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EUROPE'S BLAME MACHINE ROLLS ON - By Charles Payne

The market got hammered yesterday in part to a call to short the S&P 500 by Goldman Sachs and also in anticipation of a massive downgrade of banks by Moody's. What's really nuts about this is the rationale from Goldman wasn't new and Moody's said it would take this action back in February and banks have been down a lot since then. It really was one of those snowball sessions that gained speed to the downside after violating the 50-day moving average. I suspect part of the move was to shake a few people out of the market but the real target was pressure on the Fed and others to get off the dime.

You need to see more economic damage before the Fed powers up the money printing machine, so then how does a 250 point drubbing of the Dow move you? There are negative consequences from these giant moves lower and strong moves higher for the dollar. Instead of blaming it on Rio or the dollar, we have to brace for missed numbers and earnings warnings based on the greenback. Once again I question the wisdom of the Fed, Congress, the President and every major player in Europe outside of Angela Merkel. Are they all so gutless that even the easy way out takes so long to decide.

I think there will be an anti-climactic feel to the Moody's news now that it's official but it was a convenient weapon for the shorts. Those that understand the real powers are always powerless without a push.

Arnold ... Eat Your Heart Out

In the past week, we've heard how the European crisis was caused by America, austerity and those stingy workaholic Germans. The June 25 issue of New Statesman magazine features Angela Merkel as some kind of cold-blooded robot not unlike the killing machine in The Terminator.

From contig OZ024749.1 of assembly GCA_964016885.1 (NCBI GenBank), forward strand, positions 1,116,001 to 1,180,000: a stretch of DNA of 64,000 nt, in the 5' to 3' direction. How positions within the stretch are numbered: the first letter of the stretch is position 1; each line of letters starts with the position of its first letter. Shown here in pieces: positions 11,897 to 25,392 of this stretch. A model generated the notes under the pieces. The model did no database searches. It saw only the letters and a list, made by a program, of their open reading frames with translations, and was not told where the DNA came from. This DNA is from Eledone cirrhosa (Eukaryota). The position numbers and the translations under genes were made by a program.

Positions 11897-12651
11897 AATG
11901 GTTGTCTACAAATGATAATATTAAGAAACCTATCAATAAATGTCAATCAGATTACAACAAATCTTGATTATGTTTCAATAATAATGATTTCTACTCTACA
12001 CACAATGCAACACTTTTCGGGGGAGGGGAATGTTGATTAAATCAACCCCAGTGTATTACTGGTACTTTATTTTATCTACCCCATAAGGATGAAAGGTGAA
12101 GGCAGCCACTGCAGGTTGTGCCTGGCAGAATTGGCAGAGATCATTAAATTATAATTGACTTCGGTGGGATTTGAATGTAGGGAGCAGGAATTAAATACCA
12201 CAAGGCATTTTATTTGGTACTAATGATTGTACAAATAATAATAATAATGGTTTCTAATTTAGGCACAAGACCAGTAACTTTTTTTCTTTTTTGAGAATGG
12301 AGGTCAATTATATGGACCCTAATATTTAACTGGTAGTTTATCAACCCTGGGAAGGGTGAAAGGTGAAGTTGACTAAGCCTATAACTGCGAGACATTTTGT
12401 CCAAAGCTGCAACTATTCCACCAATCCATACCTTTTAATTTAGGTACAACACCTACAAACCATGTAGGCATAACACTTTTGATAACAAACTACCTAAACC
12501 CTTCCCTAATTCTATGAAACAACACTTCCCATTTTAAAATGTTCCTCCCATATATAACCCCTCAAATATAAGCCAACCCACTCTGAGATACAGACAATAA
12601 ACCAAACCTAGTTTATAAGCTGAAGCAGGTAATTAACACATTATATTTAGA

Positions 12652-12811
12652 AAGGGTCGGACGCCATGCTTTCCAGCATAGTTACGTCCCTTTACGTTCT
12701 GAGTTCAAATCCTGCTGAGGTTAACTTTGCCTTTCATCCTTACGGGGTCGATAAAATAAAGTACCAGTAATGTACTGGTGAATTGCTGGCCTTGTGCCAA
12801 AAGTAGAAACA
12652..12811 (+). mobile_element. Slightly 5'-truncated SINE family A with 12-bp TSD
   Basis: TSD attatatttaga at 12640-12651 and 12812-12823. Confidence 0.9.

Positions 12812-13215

Of course she has had ice water running through her veins and I suspect her goal is to either stop the lazy work habits of other European nations or jettison the entitlement mentalities.

These beggar nations have exhausted all sources of cheap funding and now expect Merkel to fork over German taxpayer funds. When Jose Manuel Barroso, President of the European Commission had the nerve to blame America for the woes of Portugal and Europe, President Obama should have remembered what Spike Lee said about "going off" sometime. Of course he couldn't because Barroso was using the Obama hymn sheet, blaming Wall Street and American capitalism for all the world's woes from economic to environmental.

But, there is one leader fighting back and she is the only thing between the western world plunging finally into a permanent welfare state or facing up to realities and getting back to work. Still the slings and arrows don't stop. A piece in Reuters hinted at a sinister Germany being a threat to Europe, much as it was twice since 1914. That was a low blow and completely off base. The greatest threat to Europe is thinking they can sit around and bask in some ancient bravado and watch the world go by from a beach.

Mr. Barroso's Portugal is in a mess of its own making. Look at these debt levels:

178% of GDP non-financial company debt
107% of GDP public debt
121% of GDP household debt (71% in mortgages)